As for baking times, good cooks and bakers never rely on the times indicated in the recipe. They use them as guidelines, preferring to rely on visual indicators and doneness testers like inserting the blade of a knife into the center of a cake (if it comes out clean, the cake is done). And, when substituting a different size pan, one needs to be even less reliant on the printed guidelines as well.

Need more specific details? You will find a comprehensive Baking Pans Substitution Chart and details for how to measure a pan’s volume.


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8 replies
  1. Polly B Deal says:

    I keep my round stone in the oven except when I make something like a turkey. I noticed that when I took it out and started pre heating the oven, it took a lot less time. Coincidence? or does it take more time to preheat when the stone is in there? I do love biscuits cooked on the stone. I ruined one trying to cook raw chicken. It always smelled bad after that. Even tho the chicken cooked until fully done.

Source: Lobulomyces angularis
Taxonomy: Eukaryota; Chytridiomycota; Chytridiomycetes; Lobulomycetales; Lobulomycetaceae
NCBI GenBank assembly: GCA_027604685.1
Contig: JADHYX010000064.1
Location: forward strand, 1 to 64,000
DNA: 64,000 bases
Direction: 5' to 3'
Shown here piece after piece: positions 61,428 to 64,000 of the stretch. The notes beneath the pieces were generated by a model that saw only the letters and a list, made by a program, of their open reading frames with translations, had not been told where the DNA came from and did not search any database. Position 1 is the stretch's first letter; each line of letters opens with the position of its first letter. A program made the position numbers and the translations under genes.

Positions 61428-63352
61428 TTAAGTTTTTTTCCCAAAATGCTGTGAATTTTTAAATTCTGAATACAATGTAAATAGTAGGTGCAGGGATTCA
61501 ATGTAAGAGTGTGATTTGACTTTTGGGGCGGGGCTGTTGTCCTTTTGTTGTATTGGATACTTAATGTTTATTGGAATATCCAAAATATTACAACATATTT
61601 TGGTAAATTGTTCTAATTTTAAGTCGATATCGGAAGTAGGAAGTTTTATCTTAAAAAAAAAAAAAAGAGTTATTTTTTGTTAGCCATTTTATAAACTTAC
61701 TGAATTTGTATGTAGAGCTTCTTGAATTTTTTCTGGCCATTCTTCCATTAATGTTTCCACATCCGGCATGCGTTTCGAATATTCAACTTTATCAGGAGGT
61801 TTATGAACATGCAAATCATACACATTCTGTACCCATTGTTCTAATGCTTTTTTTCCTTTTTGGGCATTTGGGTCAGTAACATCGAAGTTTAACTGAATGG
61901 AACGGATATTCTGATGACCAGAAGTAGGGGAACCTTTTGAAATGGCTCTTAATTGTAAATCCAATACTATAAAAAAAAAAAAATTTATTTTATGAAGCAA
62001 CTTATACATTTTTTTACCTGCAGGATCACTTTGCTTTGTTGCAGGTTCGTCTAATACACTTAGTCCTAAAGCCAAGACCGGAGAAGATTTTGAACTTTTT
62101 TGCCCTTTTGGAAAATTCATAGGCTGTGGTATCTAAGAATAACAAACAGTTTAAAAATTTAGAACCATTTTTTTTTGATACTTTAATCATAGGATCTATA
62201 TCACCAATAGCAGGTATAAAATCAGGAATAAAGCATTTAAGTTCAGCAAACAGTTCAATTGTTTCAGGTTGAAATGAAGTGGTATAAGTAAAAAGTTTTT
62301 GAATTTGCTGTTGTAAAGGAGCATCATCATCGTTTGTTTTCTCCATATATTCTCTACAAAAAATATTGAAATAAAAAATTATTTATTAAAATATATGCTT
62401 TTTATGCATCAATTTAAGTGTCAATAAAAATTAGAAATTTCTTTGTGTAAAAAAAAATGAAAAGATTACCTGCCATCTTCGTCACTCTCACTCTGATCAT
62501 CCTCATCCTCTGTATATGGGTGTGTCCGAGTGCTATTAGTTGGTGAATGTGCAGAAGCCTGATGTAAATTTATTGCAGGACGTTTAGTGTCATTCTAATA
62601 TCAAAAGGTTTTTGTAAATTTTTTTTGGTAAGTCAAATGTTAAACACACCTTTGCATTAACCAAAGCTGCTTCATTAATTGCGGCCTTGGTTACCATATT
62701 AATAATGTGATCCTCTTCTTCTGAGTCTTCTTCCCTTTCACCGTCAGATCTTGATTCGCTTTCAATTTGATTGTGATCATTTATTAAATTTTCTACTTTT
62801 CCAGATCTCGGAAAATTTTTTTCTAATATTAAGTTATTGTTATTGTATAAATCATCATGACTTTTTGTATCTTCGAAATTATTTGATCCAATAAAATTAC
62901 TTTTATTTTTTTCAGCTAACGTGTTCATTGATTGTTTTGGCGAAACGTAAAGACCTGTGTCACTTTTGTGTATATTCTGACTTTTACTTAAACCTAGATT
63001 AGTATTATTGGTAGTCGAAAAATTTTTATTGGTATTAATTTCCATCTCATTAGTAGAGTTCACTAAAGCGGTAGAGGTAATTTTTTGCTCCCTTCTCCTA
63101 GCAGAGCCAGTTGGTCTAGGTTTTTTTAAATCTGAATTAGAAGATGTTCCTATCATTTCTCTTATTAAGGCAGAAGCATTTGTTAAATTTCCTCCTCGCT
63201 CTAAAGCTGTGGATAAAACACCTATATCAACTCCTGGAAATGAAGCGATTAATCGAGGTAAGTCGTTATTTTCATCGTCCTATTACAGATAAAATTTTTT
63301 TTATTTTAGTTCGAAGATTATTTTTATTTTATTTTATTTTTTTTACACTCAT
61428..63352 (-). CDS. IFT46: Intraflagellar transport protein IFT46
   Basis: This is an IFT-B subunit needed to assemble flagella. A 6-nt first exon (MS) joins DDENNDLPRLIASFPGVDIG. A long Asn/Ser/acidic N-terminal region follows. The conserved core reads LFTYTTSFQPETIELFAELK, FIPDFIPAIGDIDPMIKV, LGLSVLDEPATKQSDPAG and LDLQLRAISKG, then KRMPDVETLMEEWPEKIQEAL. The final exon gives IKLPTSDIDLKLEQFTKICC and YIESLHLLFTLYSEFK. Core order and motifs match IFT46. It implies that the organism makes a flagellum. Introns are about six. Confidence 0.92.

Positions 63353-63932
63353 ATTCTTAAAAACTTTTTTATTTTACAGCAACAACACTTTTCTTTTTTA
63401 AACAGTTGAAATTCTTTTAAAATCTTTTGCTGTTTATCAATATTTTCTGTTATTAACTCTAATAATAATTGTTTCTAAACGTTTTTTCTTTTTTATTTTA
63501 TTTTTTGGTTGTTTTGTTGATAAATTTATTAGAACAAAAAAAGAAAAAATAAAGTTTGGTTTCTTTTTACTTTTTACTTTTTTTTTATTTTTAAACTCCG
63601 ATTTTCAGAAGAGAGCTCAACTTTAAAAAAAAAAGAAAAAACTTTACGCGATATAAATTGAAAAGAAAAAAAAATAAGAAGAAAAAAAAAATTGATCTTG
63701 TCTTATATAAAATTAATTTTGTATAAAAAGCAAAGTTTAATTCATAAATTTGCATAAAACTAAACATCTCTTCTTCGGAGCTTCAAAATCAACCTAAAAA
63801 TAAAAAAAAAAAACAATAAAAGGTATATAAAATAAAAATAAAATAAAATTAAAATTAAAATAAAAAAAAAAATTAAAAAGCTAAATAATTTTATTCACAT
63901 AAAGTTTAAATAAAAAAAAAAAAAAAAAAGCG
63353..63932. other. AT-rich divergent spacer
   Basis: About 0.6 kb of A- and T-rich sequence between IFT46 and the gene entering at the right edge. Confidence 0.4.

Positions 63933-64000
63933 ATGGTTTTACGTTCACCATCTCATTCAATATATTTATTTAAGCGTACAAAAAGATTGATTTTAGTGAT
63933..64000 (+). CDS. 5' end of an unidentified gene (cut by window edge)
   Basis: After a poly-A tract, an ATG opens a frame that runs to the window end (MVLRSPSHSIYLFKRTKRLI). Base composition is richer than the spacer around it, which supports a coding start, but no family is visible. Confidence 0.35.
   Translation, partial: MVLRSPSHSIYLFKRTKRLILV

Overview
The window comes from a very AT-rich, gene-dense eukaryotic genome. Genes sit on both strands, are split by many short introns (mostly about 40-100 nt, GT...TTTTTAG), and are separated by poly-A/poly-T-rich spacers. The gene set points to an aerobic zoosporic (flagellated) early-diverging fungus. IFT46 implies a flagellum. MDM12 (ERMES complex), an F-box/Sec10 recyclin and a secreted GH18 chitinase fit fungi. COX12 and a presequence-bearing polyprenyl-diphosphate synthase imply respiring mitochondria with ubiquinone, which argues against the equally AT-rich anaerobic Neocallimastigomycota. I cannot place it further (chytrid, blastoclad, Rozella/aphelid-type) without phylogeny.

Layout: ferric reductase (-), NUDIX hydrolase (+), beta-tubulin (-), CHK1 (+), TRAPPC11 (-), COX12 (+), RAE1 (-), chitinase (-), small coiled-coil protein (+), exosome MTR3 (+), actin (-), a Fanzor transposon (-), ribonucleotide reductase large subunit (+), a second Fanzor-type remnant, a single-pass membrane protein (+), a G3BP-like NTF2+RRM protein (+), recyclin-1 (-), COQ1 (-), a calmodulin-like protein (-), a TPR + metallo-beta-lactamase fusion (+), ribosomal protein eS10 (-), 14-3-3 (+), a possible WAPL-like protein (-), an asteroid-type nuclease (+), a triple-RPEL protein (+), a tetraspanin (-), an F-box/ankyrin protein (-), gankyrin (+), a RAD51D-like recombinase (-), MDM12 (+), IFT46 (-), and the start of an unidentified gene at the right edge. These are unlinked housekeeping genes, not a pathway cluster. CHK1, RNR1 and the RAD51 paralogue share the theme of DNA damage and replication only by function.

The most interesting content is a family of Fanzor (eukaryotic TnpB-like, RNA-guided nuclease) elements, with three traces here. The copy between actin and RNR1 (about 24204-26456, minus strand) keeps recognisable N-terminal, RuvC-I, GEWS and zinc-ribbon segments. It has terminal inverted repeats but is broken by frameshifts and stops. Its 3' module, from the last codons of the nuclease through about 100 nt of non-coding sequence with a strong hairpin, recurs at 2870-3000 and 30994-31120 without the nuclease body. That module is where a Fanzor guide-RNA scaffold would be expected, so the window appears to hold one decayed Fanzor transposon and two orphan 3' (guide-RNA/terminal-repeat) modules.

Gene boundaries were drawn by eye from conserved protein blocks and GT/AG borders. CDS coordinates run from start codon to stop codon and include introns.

2. PJ says:

    Be careful if using a glass bowl for the double boiler swap, not all glass is tempered for heat resistance and can crack if heated. I know this from experience. If you use a glass bowl make sure it is ‘oven proof’. Most Pyrex is, check the stamp on the bottom of the bowl to confirm. Also from experience, don’t use a pan that is just slightly smaller that the pan with the water, it will form a vacuum that will ‘bond’ the pans together. Lost two pans that way. Finally found a nice little double boiler at a garage sale for $5. It works great.

  3. Sabrina says:

    fizzy water and frozen apple juice conc. makes sparkling juice. Also, use potato peeler to zest oranges and all citruses. Peel in sparkling water for flavor. …Or boil with sugar for syrup to make pop. Roll boiled peel in sugar and dry to make candy at same time!!!

  4. Ms. Donna Parcel says:

    Mary, we don’t care for the end slices on a loaf of bread so I cut them in small cubes and save in a zip bag – I can make cheese and/or garlic croutons or when I need crumbs for a recipe I can grind them in a blender or a food processor — so much cheaper than buying croutons or bread crumbs.